Bounty or bounties, are rewards given to someone (the hunter) upon accomplishing a specialised task. With the rise in popularity of cryptocurrency, there are several websites and companies offering cryptocurrency bounties for debugging software, marketing of goods and many other tasks.
Modern bounty hunters
During the “Wild West” times, bounties were posted for criminals and crooks on the run. You would capture and turn the criminals over to the authorities, and you would receive a sum of money in return (the bounty). In today’s technological times, bounty hunters can work on bounties posted by tech firms and get paid in cryptocurrencies.
Bounty Hunting during ICO
During the Initial Coin Offering (ICO) phase, bounties are offered by blockchain start-ups to either help market their product better, or to find and fix bugs to improve it. Usually a set amount of tokens by the start-up will be set aside for bounties, or sometimes it can be in the form of Bitcoin or Ether.
These ICO bounties can be found on the respective start-ups’ ICO websites, or through other cryptocurrency-related forums.
Although there are many variations of bounties, often it is very easy to pick up, such as tweeting about the start-ups’ token, or sharing about them on Facebook. You would then submit a link to your profile for the administrator to check, and once approved, the bounty will be rewarded to you. The above example is a simple marketing bounty. Debugging bounties however, are relatively more complex and require some specialised skills.
Commonly posted bounties
Cryptocurrency bounties can differ greatly in terms of difficulty and reward. It could be simple social media marketing like the example above, or very technical bounties meant for professionals in the field.
Listed below are some commonly posted cryptocurrency bounties:
Successful bounty campaigns
Some larger start-ups like Bancor, has had great success with bounty campaigns during the ICO phase. It has been reported that more than $1 million worth of Bancor tokens were given as rewards to bounty hunters.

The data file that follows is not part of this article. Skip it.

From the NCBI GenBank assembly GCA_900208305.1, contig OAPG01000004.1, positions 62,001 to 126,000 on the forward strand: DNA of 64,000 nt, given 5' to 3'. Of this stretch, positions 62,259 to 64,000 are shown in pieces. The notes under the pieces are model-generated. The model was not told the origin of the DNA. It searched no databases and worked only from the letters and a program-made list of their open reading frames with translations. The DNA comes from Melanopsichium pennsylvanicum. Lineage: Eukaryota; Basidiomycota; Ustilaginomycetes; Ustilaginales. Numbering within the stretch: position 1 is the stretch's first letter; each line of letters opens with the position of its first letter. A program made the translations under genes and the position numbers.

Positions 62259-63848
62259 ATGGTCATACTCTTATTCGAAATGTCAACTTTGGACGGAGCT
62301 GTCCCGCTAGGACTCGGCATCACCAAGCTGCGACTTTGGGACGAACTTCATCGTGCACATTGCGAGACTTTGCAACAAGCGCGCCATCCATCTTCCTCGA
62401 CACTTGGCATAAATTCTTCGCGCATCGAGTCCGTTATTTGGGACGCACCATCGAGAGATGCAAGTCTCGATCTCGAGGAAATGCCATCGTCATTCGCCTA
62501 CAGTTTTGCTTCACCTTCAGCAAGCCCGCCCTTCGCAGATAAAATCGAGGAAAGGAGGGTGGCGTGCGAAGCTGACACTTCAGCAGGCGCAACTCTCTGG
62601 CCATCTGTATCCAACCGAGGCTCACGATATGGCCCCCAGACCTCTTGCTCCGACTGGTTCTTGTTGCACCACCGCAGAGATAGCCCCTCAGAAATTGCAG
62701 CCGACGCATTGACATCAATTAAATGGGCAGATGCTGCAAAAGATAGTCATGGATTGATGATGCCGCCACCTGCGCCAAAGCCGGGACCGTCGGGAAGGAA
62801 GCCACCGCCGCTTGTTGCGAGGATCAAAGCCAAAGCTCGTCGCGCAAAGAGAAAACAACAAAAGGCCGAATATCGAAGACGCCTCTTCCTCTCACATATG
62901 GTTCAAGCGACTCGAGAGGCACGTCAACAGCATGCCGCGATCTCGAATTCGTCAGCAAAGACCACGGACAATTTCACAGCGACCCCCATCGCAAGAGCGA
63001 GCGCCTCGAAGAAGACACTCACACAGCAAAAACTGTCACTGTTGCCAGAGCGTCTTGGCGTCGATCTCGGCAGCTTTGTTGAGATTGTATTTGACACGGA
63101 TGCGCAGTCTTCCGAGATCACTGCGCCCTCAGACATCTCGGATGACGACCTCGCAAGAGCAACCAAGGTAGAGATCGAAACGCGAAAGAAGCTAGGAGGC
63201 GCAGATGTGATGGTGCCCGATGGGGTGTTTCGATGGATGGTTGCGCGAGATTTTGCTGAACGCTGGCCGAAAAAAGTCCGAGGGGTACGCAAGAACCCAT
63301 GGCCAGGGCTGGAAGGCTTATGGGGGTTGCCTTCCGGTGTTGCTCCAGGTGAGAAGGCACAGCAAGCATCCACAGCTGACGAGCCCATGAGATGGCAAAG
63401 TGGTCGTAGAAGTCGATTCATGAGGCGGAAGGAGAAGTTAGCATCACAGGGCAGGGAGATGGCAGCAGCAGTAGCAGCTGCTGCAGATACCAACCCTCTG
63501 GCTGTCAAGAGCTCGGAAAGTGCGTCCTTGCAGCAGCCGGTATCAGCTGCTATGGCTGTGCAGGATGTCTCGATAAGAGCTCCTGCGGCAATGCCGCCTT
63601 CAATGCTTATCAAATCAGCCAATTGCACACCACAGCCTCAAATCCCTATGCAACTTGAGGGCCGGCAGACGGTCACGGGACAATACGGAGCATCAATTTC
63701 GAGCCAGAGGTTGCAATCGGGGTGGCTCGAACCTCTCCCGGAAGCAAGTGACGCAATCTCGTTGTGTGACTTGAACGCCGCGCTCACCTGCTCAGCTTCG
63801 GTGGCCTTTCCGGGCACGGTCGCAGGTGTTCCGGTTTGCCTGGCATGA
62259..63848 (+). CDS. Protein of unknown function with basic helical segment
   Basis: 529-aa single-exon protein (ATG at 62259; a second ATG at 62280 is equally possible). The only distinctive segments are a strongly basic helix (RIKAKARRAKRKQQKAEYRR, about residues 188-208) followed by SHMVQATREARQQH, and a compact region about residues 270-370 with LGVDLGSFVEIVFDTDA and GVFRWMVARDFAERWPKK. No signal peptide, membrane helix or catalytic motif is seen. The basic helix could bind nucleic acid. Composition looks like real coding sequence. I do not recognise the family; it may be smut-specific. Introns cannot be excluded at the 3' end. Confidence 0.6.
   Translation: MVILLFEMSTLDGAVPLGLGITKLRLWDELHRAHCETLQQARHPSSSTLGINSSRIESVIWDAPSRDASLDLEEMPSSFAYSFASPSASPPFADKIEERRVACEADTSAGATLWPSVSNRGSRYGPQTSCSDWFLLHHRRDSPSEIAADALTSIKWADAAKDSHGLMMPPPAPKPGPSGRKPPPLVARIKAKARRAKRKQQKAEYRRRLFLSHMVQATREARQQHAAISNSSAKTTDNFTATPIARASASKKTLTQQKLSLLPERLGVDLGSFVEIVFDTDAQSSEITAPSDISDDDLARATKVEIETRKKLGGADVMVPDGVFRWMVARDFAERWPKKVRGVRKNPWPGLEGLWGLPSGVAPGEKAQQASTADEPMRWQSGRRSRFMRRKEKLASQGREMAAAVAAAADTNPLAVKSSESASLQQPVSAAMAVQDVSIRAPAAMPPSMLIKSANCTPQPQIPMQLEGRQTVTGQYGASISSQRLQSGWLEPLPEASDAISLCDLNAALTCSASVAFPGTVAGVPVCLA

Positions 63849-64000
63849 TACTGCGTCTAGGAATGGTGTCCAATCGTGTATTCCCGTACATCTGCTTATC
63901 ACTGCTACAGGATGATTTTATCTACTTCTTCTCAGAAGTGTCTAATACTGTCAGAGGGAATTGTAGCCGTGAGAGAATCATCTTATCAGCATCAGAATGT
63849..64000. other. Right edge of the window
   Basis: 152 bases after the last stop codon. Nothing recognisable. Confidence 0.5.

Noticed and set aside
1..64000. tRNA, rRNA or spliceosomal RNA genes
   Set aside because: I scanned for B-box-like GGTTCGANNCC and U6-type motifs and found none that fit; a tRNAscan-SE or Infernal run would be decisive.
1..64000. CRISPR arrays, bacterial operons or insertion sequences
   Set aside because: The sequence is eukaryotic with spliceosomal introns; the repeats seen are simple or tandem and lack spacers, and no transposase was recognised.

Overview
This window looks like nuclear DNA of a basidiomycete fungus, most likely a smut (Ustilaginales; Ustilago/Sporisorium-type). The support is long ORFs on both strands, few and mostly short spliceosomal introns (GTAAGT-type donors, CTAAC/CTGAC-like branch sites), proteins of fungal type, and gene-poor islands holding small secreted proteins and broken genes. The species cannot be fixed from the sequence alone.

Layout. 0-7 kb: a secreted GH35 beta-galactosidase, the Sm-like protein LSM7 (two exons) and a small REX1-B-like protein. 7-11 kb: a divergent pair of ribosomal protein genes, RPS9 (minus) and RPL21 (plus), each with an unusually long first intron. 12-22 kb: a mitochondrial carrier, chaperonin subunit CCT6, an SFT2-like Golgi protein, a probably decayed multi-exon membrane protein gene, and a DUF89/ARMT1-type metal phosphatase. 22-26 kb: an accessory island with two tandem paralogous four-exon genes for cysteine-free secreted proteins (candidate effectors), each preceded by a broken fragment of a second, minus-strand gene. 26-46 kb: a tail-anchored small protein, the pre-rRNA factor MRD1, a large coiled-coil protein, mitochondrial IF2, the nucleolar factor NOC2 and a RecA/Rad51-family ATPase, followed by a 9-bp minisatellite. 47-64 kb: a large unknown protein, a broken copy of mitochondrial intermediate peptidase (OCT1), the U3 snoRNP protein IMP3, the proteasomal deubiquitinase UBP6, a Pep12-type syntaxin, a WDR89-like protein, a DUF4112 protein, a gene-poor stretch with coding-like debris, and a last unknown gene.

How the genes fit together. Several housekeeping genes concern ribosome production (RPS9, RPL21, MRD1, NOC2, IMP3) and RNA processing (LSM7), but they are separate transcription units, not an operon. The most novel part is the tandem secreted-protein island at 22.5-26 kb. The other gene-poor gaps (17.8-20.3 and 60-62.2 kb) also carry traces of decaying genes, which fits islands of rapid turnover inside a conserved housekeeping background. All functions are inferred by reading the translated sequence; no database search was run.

That does not mean that small bounty campaigns are not worth going for. There are a number of smaller start-ups that offer a fair reward for bounty hunters.
Tips for a new bounty hunter
Ever since bounty campaigns started showing up, many have invested a significant chunk of their free time as a bounty hunter. It is a great way to earn some upcoming cryptocurrency/tokens without actively investing during the ICO. It is also a great marketing tool for start-ups looking to get their name out there.
However, not all bounties are great. In fact, many bounty campaigns have payouts that are simply not worth your time.
It is very important for users to do some research on the company that is running the bounty campaign.
Not all tokens or coins are valuable, there have been many ponzi schemes and ‘scamcoins’ that have crashed and burned, leaving the investors/bounty hunters with a crypto currency that is worth nothing. Only get into a bounty campaign knowing that the token will be valuable in the future. Never get a business loan in Singapore solely to buy into an ICO that you do not have much knowledge of.
To prevent yourself from wasting your time or ending up with useless coins, there are some warning signs to be on the look out for.
If the start-up/company:
If any of the above are true, you might want to do some additional research before getting involved in the campaign, or just skip it entirely.
Another tip if you want to convert your bounty tokens into Ether or Bitcoin., you should do so immediately, or a few weeks after the payout. The bounties are usually paid out all at once to everyone, and value of the coin might fall rapidly because of all the bounty hunters that are converting the tokens into Ether of Bitcoins.